This year I found myself in Kerala at the beginning of June. Just in time for a much awaited monsoon. The State had been through a tough summer. It was declared drought-hit earlier in the year. So the monsoon was anxiously awaited. And it did not disappoint. Not only did it come in on time, it poured with much gusto.
As I watched the rain come down, turning to bright green the vegetation at the family home in Kozhencherry (in South-Central Kerala), a short, sharp voice broke my thoughts. “The panchayat has directed that mazha kuzhis (rainwater harvesting pits) be dug in all the houses in the area,” said a rather business-like lady. And before we knew it, the backyard was invaded by an army of women with shovels in their hands and plastic packets on their heads to protect themselves from the pouring rain.
Without wasting much time, the team, togged in maxis in all the bright colours of the rainbow, went about digging little ditches about a foot-and-a-half deep all over the yard.
As they sipped on the hot tea during a break from work, they told us that each of them had to dig six pits in all the houses in the area. The overseer from the panchayat would visit in a couple of days and payments would be made only if they were satisfied with the effort.
But why were the mazha kuzhis being dug in the first place? Perhaps, to trap the rainwater in a State that was beginning to experience water scarcity, especially during the summer months. But as they left, the women told us that once the officials came by and had had a look at their work, we could use the pits to plant something; in fact the ditches were just right for banana saplings, they said.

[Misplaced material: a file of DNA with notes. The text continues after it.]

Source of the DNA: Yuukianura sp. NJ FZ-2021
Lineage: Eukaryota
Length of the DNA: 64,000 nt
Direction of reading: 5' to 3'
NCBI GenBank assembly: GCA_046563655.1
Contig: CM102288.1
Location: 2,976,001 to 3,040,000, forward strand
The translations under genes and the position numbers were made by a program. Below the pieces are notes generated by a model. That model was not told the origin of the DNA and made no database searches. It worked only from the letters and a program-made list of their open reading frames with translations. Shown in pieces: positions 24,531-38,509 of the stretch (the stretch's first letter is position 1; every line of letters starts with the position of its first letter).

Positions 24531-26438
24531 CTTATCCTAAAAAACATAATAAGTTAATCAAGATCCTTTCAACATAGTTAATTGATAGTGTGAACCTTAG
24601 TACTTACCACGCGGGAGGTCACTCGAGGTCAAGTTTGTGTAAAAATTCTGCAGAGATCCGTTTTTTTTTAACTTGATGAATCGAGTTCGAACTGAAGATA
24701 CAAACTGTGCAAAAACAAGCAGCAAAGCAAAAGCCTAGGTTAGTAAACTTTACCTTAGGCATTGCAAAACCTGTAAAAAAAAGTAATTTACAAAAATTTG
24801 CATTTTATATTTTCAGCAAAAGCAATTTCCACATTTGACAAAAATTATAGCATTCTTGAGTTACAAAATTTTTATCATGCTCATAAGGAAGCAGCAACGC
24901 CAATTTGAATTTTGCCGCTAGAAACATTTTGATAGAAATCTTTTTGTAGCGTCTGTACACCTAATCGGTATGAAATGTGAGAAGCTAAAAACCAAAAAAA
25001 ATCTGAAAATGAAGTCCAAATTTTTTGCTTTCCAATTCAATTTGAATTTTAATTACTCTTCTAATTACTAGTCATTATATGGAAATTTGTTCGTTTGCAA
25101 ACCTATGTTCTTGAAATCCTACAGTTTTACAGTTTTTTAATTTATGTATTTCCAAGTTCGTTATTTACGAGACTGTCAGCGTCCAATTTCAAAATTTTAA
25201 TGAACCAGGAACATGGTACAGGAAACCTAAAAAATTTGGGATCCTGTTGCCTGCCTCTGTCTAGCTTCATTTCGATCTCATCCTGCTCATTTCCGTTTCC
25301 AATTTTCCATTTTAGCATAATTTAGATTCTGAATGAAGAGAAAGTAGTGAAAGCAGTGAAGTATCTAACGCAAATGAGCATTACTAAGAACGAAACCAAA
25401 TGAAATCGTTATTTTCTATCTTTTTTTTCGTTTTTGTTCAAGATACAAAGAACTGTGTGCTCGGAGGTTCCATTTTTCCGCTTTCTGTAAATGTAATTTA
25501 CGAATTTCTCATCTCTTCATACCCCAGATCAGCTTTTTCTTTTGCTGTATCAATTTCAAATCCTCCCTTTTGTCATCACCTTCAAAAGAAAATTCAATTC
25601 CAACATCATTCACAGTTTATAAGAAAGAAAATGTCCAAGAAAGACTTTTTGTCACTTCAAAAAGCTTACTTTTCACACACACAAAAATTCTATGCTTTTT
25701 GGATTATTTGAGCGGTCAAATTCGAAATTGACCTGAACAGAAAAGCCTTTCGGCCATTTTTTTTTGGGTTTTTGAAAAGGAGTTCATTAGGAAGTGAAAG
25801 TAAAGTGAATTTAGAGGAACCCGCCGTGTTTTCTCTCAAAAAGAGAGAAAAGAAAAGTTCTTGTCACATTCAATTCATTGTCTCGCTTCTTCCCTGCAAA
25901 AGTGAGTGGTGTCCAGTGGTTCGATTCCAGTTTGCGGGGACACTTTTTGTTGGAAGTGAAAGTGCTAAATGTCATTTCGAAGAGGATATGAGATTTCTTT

The next day brought a further surprise. A smaller team of four women was back with shovels – this time to dig vallam kuzhis or pits to dump organic waste matter that would in time become a good source of manure.
But once again, the green intentions raised a number of doubts. First and foremost shouldn’t such pits be covered just so that the rotting refuse does not attract insects and mites and create a health situation in a State that is already facing a dengue epidemic?
Back in Chennai, I read that the monsoon has been rampant in Kerala. Though it has not caused death and destruction in the State as it has in the North, it has been abundant.
A relative in the Kozhencherry panchayat says the experiment with rainwater harvesting pits, being carried out for the first time this year, was in response to the drought conditions experienced by the State earlier in the year. Ideally, the pits should have been ready before the monsoon arrived, but she says this initiative would certainly yield some dividends in terms of creating awareness about the need to trap water during the monsoons.
Also, by undertaking the work on its own, the panchayat was providing employment to the unemployed under the Government’s job guarantee scheme.
I guess one will have to wait and watch till summer next year to see how effective the pits have been. In the meantime, it is heartening that the State is waking up to the need for conservation. Hopefully, somewhere along the way, it will find the right path to its end.
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